The reason why we have not organized meetings with all our partners this week is that it is a very heavy agenda. I think you can imagine that we have to focus in particular on Afghanistan this week.

Q: Andrzej Kocjan, Polish Radio Zet. Secretary General, Poland wants to send to Afghanistan 600 additional soldiers. Is it important... an important contribution in your opinion? Or maybe you expected a bigger number?

And the second question, what kind of troops Poland has promised?

Anders Fogh Rasmussen:: Well, I appreciate very much the Polish pledge. I had meetings in Warsaw recently. We had a very constructive discussion. And we look very much forward to an additional contribution for Poland.

I do not want to go into details about the specific elements in this contribution. As you may know there will be a force generation conference organized next week where our military people will discuss how contributions from each individual ally could possibly fit into the overall picture.

Q: Lorne Cook from AFP. In his speech President Obama mentioned the credibility of NATO, and you've talked a little bit about what the allies need to do in terms of picking up their effort. After September 11 we invoked Article 5 and that's still in place. And President Obama's taken a bold step, pretty much putting potentially his presidency on the line. So what more do Europeans have to do? I know you can't quantify in terms of the number of soldiers, but isn't it time for leadership from European allies to make similar commitments?

Anders Fogh Rasmussen:: This is really an Alliance mission. All 28 NATO allies are in this together, and in addition to that, 15 partners within the ISAF coalition contribute to our operation in Afghanistan. So it is really an Alliance operation. And we should keep it that way.

I appreciate very much the U.S. multilateral approach and this is also the reason why I have done a lot to encourage the non-U.S. allies and partners to make further contributions.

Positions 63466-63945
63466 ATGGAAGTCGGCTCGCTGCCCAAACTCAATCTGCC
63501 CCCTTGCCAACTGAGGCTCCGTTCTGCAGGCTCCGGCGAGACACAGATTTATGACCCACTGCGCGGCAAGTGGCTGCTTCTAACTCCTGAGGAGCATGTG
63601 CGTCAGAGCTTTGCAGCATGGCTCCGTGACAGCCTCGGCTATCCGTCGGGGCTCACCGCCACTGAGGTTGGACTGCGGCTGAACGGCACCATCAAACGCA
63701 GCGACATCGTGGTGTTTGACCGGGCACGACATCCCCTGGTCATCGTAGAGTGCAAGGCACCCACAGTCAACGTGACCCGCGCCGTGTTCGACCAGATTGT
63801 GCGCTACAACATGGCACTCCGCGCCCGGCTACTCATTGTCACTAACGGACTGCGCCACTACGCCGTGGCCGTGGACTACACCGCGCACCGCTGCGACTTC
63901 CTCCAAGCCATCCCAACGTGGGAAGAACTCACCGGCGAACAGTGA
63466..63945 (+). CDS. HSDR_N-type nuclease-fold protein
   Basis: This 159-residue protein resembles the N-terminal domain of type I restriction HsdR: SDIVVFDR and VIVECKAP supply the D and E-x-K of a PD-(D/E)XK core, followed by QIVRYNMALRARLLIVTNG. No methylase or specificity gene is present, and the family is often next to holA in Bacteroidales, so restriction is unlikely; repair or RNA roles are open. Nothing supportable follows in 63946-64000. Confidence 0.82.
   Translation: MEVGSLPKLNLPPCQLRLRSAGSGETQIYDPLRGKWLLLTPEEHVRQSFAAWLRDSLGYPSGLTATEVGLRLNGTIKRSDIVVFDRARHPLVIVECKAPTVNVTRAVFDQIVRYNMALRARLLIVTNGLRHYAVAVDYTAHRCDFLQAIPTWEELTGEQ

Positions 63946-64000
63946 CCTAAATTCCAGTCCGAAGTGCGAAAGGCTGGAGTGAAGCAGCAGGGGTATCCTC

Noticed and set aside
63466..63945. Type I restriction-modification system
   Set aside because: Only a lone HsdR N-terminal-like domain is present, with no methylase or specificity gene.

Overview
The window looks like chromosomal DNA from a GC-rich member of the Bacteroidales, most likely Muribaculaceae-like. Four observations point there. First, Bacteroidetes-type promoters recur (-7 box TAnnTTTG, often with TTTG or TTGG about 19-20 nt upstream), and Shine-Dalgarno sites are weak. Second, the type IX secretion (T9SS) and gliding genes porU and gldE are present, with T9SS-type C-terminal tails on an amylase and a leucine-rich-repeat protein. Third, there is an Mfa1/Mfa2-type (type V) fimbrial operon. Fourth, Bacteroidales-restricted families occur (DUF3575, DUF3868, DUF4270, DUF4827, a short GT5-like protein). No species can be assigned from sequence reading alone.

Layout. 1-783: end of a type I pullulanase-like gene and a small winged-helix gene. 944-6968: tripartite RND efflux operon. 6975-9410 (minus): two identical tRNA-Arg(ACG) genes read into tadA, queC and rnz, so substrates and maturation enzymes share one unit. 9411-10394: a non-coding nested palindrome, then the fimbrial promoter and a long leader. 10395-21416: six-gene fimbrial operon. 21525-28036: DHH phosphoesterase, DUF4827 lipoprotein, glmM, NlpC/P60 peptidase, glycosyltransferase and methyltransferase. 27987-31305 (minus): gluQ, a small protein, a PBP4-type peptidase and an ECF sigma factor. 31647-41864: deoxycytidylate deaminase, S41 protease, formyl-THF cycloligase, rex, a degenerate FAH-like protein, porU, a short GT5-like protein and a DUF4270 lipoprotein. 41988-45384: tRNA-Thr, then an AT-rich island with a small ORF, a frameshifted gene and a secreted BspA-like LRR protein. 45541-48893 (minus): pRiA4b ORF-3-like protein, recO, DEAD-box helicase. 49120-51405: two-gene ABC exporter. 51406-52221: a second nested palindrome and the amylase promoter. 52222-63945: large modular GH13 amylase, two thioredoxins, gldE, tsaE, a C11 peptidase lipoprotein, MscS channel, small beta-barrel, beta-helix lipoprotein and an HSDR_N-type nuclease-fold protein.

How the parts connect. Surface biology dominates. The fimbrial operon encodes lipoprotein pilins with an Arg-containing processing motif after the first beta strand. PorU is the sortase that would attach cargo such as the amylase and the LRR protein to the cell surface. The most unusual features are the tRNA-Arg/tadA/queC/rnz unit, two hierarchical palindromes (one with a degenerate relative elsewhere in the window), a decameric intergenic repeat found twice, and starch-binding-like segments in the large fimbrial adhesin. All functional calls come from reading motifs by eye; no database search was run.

Actually, I think the non-U.S. allies have demonstrated a clear commitment to our operation in Afghanistan. Let me remind you that during the last three years the non-U.S. allies have nearly doubled their contribution... their true contribution to the operation in Afghanistan. And as I said in my introduction I would expect them to contribute further now, at least 5,000 and probably a few thousand extra on top of that.

Q: Jim Neuger from Bloomberg. On that point, which are the countries that you expect to contribute these extra troops and does it give you any concern that these countries have not come forward immediately after President Obama's speech, but appeared to be waiting until the January conference and are eying that as some sort of condition for announcing a further troop deployment.

Anders Fogh Rasmussen:: Yes, I have had a lot of meetings and talks during the past weeks, but I will leave it to each individual ally to announce their concrete contribution. But based on my talks, I feel confident that we will see quite a number of pledges. There might be allies that want to see the outcome of the international conference to be held on the 28th of January before they actually announce their concrete contributions.

For me the most important thing is not the timeline here, but the fact that they will actually contribute with an additional number of troops, so I think you will see some pledges right now, some at a later stage, but still at the beginning of 2010, and then you will see a build-up of troops during 2010.

Q: Yes, Secretary General, David Brunnstrom from Reuters. Could you just clarify, you mentioned an additional... at least an additional 5,000, possibly several thousand more. How many of that number will include troops who are already on the ground and have been sent in as election reinforcements?